Ohs and Ahs, Zeros and Ones

Colin Burrow

  • Theory of the Lyric by Jonathan Culler
    Harvard, 391 pp, £19.95, September 2017, ISBN 978 0 674 97970 3

Chopping up literary activity into manageable portions of relatively similar material is, like butchery, a job that requires both skill and a measure of brutality. Of all the limbs into which literature has been subdivided by its anatomists, ‘lyric’ is perhaps the most like Grendel’s arm after Beowulf tears it off and hangs it up in Hrothgar’s hall: huge, a bit of a mess, and, in its vastness, terrifying to contemplate. The earliest discussions call this kind of verse ‘melic’ (the Greek melos means ‘song’), and roughly distinguish sung poems from epic and tragedy. Aristotle, who had a strong preference for narrative forms, more or less shrugs off this type of poetry. If he had made a few more observations about lyric then Western thinking on the subject might have been less of a muddle than it was to become. The word ‘lyric’ came to be used by learned critics associated with the library of Alexandria in around the second century BC to describe a broad range of poems written to be sung either by solo voices or a chorus. Lyres were not compulsory, but music seems to have been, and so several kinds of poem which we would now include within our much broader conception of ‘lyric’, such as elegies and epigrams, were put in a different box from odes about drinking or victorious heroes, simply because they were designed to be spoken rather than sung.

The Hellenistic period established a canon of nine ‘lyric’ writers. This included poets who have become household names (Sappho and Pindar), as well as several who have not, such as Ibycus and Simonides – although the latter did come back to life in 1978 as the hero of Mary Renault’s The Praise Singer. Most poems by what the Romans were to call the ‘lyrici’ survive today in fragments, which fuelled the notion that lyric could be swirlingly obscure and passionate. One fragment of Ibycus reads ‘he flies in the alien void’; another is Ezra Pound in embryo: ‘glory … mad … the sting’. Sappho’s deliciously burning fragment 31 (‘no: tongue breaks and thin/fire is racing under the skin’) survived in Longinus’ treatise On the Sublime, which encouraged a belief in the 18th century that lyric in general and odes in particular were a supercharged, enigmatic, sublime kind of verse. The range of dates of the lyrici – from Sappho in the early sixth century to Simonides in the 470s BC – was as wide as their subject matter. ‘Lyrics’ could be paeans to the gods, encomia of kings, victory odes for athletes, general reflections on life, as well as descriptions of drinking or of beautiful girls or boys. But by the first century BC lyric at least had a canon and a set of themes. Roman infants could not, of course, want to be engine drivers when they grew up, but being a lyric poet did become a possible ambition: Horace’s first ode to Maecenas ends by asking his patron (or his readers, or both): ‘But if you rank me among lyric bards [‘lyricis vatibus’]/I shall touch the stars with my sublime head.’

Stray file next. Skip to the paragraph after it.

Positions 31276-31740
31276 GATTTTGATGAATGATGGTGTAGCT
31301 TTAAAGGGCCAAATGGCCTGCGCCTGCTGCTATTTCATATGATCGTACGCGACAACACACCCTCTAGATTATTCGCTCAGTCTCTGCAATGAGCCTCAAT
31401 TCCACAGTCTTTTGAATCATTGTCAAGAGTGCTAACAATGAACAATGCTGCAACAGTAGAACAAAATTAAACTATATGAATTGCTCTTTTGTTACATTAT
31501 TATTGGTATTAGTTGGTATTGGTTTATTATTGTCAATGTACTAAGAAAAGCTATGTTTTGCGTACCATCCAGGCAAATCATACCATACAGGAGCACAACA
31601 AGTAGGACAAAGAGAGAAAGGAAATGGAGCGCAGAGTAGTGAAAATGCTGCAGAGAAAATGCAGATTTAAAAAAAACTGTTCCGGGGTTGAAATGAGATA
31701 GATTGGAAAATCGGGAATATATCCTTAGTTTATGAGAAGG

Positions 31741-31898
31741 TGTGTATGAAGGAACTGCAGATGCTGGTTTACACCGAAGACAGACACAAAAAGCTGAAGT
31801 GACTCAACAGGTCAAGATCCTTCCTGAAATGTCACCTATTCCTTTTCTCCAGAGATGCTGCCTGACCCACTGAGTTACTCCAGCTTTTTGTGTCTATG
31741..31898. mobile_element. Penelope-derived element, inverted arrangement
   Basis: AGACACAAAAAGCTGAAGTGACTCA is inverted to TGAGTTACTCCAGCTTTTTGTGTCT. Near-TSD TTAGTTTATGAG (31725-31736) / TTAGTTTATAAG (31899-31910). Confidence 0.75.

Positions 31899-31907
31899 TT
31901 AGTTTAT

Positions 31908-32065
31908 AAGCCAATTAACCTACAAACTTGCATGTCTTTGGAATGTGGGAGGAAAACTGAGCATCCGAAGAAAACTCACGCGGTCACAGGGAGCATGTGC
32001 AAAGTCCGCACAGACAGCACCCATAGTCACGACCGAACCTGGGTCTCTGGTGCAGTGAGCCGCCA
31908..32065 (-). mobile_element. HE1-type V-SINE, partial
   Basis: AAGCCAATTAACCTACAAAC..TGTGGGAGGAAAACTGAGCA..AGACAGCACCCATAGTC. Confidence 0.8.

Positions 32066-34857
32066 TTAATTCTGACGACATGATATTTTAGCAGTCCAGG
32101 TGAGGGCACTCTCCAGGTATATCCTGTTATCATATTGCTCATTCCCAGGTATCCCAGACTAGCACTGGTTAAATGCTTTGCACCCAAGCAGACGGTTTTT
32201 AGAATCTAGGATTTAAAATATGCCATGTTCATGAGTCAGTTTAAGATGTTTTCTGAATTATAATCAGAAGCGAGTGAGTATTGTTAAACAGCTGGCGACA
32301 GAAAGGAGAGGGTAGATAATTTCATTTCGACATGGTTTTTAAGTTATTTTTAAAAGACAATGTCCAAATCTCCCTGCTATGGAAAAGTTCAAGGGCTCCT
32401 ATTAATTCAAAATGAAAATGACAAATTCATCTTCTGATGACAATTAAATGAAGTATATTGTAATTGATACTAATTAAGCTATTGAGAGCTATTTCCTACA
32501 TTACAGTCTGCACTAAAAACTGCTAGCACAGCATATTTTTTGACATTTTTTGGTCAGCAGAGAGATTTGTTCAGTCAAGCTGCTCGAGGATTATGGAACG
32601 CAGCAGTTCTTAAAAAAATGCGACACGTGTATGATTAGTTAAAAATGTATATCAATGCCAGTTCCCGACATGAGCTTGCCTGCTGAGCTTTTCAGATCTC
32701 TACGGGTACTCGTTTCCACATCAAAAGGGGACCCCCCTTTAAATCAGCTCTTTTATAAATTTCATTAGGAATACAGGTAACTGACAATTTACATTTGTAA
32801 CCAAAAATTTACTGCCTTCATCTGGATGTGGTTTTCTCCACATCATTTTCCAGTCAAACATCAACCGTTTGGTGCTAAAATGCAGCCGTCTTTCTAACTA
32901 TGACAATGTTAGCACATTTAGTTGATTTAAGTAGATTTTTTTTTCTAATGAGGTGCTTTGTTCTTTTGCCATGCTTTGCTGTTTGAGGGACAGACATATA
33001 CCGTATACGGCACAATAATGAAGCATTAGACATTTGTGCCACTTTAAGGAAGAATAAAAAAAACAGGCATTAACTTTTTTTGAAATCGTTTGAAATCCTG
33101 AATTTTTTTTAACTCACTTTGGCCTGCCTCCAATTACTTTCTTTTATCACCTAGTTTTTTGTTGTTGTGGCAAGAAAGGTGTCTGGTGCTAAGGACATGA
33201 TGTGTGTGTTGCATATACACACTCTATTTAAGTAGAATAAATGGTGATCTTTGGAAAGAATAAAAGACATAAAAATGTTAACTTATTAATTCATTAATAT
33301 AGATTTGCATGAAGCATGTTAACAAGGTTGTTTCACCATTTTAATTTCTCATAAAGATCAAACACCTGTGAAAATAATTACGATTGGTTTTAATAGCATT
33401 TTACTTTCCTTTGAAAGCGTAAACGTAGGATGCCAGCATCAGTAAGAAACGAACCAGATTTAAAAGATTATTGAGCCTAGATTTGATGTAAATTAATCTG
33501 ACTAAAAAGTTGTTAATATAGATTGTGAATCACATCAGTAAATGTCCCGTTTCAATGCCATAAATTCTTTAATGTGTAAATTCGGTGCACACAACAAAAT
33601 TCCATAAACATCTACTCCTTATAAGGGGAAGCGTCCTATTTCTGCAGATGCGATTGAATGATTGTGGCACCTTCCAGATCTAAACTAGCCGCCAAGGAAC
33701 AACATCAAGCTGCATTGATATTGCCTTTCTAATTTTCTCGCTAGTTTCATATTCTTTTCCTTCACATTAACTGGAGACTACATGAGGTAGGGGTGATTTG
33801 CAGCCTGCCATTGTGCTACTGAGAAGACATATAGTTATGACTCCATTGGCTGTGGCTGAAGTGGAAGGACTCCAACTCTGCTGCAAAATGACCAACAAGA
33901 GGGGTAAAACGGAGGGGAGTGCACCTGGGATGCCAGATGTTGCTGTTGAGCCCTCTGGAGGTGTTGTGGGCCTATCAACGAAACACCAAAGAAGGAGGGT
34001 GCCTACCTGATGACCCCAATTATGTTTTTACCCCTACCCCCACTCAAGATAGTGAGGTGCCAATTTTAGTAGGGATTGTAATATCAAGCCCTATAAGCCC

There is no simple historical continuity between Horace’s odes and later metamorphoses of what we call ‘lyric’ in the middle ages, when songs and rhyming Latin verse – either erotic or religious, or, in the case of songs to the Virgin, a dodgy mixture of both – fed the jongleurs as they jongled, and goliardic poets as they goliarded about drink and sex. Petrarch, with deep roots in Provence and in troubadour poetry, fused their eroticism into the tight yet infinitely extensible form of the sonnet sequence: his ‘I’ in love, the distant ‘you’ of the lady, and the yearning between the two, set up the main features of what later ages would call ‘lyric’. It wasn’t until the mid-16th century, though, that a tripartite division of all poetry into dramatic, epic and lyric media – a division roughly sketched out in Plato’s Republic – hardened into a way of carving up all literary activity. The English humanist Roger Ascham could feel pleasingly fashionable when he claimed that his friends at St John’s College, Cambridge, had worked out that all poetry could be divided into the four very large categories of comedy, tragedy, epic and ‘melic’. Lyric became, in effect, the ‘everything else’ of poetic theory, stuff that was metrical and possibly musical in aspiration, but which did not tell a story or dramatise distinct speaking voices.

By the later 18th century this big shapeless bag of everything else had inflated into something which resembled a metaphysical ideal, and floated towards the centre of poetic activity. Hegel in his Aesthetics from the 1820s described the content of lyric as ‘the mind that considers and feels, that instead of proceeding to action, remains alone with itself as inwardness, and that therefore can take as its sole form and final aim the self-expression of the subjective life’. Hegel’s followers, epigones and incomprehenders (his prose does make it easy to be one of those) turned lyric into the mode in which poets represented the operations of consciousness and creativity. Spirit strutted its stuff in verse as the poet poured out his (and it was usually his) feelings.

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